Widowed FIL driving me mad(4 Posts)
I?ve been reading through some of the board posts re elderly relatives and am looking for some advice.
Me and my DH are both only children, with one surviving parent between us.
The three deceased parents were all cared for in their own homes with help from us. This has taken it?s toll over the years. We have had about 10 years of substantial input into our parents care and support.
To be blunt, I now feel totally burned out with putting the needs of others first and am sick of the sight of my FIL. He is 87 but is in very good health and manages to live independently. I wouldn?t mind, for example, doing his housework or whatever, but he is adamant he can manage and his house is like a new pin.
It is the amount of time we feel we have to spend with him that is getting to me. He and his wife lived their lives around each other, with no friends and no interests. When MIL died, we expected to provide a lot of emotional support and had no problems with this. We would visit every day, take him out on trips and have him round for meals. We hoped that he would do more for himself as he adjusted to the loss of his wife. Two years later, he hasn?t and he doesn?t.
We have cut down visits to every other day as spending so much time with him is unbearable. He will only talk about things on his own agenda, has no understanding of modern life (and by that I mean anything post 1970s), will eat nothing except ?good old British food? etc etc.
We have investigated all sorts of clubs, classes, activities and have been surprised at the amount of things open to him. He will not take any of them up.
I am beginning to feel that, after two years, he really needs to take some responsibility for filling his own time, but feel guilty at the thought of pulling back more from him. I wondered if anyone has any advice? We would never leave him short of practical help should he need it (he doesn?t) but, as things stand, I feel that he is sucking the life out of me.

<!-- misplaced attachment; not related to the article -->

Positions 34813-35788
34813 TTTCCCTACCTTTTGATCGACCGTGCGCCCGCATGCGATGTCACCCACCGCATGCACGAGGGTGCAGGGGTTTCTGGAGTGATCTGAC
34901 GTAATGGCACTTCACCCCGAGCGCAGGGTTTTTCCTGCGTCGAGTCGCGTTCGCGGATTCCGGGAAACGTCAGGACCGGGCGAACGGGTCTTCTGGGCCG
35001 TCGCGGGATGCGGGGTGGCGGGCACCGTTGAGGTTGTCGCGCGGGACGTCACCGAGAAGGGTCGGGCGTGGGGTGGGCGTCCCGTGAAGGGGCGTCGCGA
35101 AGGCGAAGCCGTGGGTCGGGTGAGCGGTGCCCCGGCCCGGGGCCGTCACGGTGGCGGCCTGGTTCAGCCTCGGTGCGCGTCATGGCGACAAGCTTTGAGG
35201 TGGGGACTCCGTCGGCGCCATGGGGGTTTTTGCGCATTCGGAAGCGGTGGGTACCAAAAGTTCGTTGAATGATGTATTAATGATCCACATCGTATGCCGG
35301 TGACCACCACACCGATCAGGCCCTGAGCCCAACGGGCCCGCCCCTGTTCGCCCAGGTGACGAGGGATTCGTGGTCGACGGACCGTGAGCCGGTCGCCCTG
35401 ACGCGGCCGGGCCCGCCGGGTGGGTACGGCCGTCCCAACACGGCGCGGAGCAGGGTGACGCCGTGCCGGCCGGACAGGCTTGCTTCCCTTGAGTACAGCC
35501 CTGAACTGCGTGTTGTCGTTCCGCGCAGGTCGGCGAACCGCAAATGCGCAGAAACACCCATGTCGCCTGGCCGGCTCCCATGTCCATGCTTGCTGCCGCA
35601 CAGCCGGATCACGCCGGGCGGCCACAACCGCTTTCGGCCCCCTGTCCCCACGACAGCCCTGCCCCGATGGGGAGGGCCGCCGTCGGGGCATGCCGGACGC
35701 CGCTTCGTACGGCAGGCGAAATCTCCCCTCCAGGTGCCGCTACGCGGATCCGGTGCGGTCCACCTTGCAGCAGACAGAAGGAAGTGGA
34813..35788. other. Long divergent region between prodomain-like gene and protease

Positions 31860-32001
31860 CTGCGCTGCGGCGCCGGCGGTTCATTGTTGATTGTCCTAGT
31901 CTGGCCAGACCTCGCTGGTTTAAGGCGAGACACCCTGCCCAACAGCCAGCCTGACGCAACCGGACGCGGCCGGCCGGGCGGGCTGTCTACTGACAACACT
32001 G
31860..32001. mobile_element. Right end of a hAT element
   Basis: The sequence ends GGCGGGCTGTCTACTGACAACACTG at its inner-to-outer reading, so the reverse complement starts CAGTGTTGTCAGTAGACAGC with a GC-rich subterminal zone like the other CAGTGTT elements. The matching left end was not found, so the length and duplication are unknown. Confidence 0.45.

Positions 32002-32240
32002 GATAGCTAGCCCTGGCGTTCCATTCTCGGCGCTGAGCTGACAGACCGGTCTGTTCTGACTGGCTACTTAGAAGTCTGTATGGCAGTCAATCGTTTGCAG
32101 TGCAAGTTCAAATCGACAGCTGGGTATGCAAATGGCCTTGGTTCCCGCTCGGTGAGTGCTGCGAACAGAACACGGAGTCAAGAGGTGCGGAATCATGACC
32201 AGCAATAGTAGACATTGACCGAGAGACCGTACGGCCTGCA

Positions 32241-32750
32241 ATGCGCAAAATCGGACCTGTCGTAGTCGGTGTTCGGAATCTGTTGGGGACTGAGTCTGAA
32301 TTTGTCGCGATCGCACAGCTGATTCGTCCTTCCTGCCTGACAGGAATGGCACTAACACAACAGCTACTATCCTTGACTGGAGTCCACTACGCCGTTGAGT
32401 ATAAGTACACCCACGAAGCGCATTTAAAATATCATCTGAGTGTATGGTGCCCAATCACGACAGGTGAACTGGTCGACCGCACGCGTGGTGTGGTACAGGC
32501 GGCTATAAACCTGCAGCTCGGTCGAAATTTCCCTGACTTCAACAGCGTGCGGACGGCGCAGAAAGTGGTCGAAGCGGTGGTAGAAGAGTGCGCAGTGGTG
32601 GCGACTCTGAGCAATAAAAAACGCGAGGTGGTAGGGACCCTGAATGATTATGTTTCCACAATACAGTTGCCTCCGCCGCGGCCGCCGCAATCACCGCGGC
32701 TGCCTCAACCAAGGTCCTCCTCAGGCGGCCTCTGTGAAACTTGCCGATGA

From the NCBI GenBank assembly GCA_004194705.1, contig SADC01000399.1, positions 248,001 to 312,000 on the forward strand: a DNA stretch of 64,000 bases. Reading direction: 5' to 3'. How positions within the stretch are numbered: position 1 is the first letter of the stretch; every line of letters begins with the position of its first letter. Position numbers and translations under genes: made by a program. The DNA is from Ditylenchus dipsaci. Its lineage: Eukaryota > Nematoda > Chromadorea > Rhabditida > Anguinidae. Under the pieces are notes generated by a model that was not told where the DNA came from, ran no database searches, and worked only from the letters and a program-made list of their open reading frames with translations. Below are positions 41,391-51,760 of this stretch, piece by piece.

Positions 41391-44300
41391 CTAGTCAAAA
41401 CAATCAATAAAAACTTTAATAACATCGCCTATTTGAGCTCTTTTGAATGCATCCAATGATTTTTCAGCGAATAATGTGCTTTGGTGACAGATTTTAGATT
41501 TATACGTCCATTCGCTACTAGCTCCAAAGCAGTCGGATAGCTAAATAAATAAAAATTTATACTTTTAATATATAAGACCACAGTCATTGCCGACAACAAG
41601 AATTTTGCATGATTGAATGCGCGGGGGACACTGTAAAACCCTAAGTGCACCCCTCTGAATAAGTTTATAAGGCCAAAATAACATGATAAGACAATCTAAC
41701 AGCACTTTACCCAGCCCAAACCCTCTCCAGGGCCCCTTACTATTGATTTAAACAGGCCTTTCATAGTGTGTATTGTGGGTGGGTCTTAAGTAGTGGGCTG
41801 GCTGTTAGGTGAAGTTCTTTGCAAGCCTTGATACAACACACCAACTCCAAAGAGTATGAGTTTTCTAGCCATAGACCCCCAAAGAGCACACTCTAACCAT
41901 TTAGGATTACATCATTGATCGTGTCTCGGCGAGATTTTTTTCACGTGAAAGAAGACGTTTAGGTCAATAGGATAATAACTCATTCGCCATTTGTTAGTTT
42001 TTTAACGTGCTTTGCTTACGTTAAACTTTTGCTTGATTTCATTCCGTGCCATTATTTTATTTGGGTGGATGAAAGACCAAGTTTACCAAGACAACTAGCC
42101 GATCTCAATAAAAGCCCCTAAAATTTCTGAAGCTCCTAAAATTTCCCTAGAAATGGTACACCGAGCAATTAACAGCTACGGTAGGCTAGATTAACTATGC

How hard a situation to be in,
How active is he? could you get him to come along to local activities with you,or volunteering he may feel he has lost the ability to socialise, he might need handholding,
there was an interesting study in Sweden (I think), where they found that people who were in the process of getting dementia, were much more at ease in the type of surrounding and social setting that they had occupied when in their 20s and early 30s, so even if they had gone on to a much higher standard of living, when the start of dementia set they were happier in a place that reflected how they lived much earlier in life,
the study was carried out by health care providers who were looking at ways to improve how senior people were responding to their care homes,
He sounds like he is in a small comfort zone, If his wife only died two years ago, he will still be deep in grief, has he been depressed?
could you mix it up a bit, could he come to you, how often does get out and about?
Did he go to church. Can you tell him the church is looking for more male congregation and he is needed there, then they might visit now and again, someone might even pick him up on Sunday morning and drop him off.
So that's one day less for you to fill! What about a handy man to do the garden once a week. If you find the right person that is another day you might have off.
You sound like a really kind and lovely person, but I am not surprised you are feeling at the end of your tether. Are you sure that he needs you to visit as much as you do? Perhaps he is content to potter about on his own. Does he have a pet? When you visit can you just go round when there is something on the TV that you both like, then you can be spending time with him with less chance of him driving you crazy.
You certainly shouldn't feel guilty for not visiting all the time.
I think his personality sounds extremely similar to many elderly men I know and I don't think there is anything you can do about it .
Best of luck with whatever you choose to do
Join the discussion
Registering is free, easy, and means you can join in the discussion, get discounts, win prizes and lots more.Register now
Already registered with Mumsnet? Log in to leave your comment or alternatively, sign in with Facebook or Google.